Billionaire And Vista Equity Partners Founder Robert F. Smith Addresses George Floyd And Global Protests

Founder of Vista Equity Partners, Robert F. Smith, is one of the country's most prominent black businessmen. On June 1, he published a letter to Vista's staff in the New York Times about the death of George Floyd, the civil unrest, and how he feels amidst it all.

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In the memo titled 'A Heartbreaking and Painful Week,' Smith shared his thoughts on Floyd, a 46-year-old black man who died after being handcuffed while a white police officer knelt on his neck for nearly 10 minutes. Captured on video, Mr. Floyd is heard repeatedly saying, "I can't breathe."

"When I see the face of George Floyd, Ahmaud Arbery, or Christian Cooper, I see myself as a young man; I see the faces of my children; and I am reminded of the many times in my life when I have been judged not by my character, but by my skin color. I am not alone," Smith writes. "I have heard from many of you that you have been deeply moved by these events, and I did not want them to pass without sharing a few thoughts with you."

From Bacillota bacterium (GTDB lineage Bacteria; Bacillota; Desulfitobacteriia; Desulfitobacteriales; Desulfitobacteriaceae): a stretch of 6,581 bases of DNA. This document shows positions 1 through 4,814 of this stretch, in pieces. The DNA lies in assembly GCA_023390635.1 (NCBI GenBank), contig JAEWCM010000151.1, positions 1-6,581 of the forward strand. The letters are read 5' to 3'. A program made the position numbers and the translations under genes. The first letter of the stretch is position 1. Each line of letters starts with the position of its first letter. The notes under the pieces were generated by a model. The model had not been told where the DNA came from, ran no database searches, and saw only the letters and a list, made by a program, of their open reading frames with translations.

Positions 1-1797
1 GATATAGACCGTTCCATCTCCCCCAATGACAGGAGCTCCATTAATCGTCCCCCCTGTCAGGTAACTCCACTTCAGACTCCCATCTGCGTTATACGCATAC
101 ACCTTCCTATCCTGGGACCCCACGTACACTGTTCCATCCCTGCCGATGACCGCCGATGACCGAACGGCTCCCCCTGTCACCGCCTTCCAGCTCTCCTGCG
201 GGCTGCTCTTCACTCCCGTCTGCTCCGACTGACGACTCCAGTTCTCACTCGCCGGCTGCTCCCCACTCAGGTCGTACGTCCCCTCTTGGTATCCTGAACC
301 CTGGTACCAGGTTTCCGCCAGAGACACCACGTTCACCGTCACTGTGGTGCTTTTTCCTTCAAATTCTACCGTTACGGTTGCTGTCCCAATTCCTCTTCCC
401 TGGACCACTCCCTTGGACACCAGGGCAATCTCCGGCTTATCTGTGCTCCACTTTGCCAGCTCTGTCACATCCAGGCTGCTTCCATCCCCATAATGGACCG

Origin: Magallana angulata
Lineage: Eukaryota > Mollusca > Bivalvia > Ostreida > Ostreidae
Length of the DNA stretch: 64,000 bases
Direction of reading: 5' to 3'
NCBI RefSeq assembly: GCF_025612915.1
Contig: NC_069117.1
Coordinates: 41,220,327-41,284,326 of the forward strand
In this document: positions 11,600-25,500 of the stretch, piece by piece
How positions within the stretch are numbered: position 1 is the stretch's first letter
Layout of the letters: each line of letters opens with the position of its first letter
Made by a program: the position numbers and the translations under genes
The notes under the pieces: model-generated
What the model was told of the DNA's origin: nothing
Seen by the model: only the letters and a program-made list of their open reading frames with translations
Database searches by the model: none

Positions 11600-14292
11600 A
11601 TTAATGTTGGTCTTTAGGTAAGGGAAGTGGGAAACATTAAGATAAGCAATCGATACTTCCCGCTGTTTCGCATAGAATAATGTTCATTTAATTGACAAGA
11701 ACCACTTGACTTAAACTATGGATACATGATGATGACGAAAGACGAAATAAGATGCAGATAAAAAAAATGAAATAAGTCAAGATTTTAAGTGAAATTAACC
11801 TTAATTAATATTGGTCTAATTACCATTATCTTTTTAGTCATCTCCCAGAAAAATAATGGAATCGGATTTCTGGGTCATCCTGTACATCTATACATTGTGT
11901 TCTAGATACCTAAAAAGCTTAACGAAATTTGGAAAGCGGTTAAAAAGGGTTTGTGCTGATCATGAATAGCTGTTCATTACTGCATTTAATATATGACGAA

Smith continues by sharing the painful childhood memory of mourning the death of his uncle, who was shot dead by a white gas station attendant. "I was quite confused by this as my uncle, who had just received his master's degree and was recently married, was quite excited about having landed a job with the State of Colorado inspecting various facilities across the state. Apparently, this gas station attendant couldn't imagine why an African American would have a state gas card and felt the appropriate action was to shoot and kill him. This was almost 50 years ago, and the pain still lingers."

Smith continues by saying that even though the country is "better, stronger, more inclusive" than it has ever been, in other ways "progress still feels so elusive."

"It's natural to feel helpless in light of the events we're seeing in the news. Each of us has to choose to overcome. Each of us can embrace the words that Dr. King spoke in a sermon in Montgomery, Alabama, in 1957. He said, 'We must discover the redemptive power of love. And when we discover that, we will be able to make of this old world a new world.'"

Smith is just one of many black executives speaking out amidst the civil unrest and calling for change. Others include Citigroup Chief Financial Officer Mark Mason; Thasunda Brown Duckett, JPMorgan Chase's CEO of consumer banking; and Oprah Winfrey.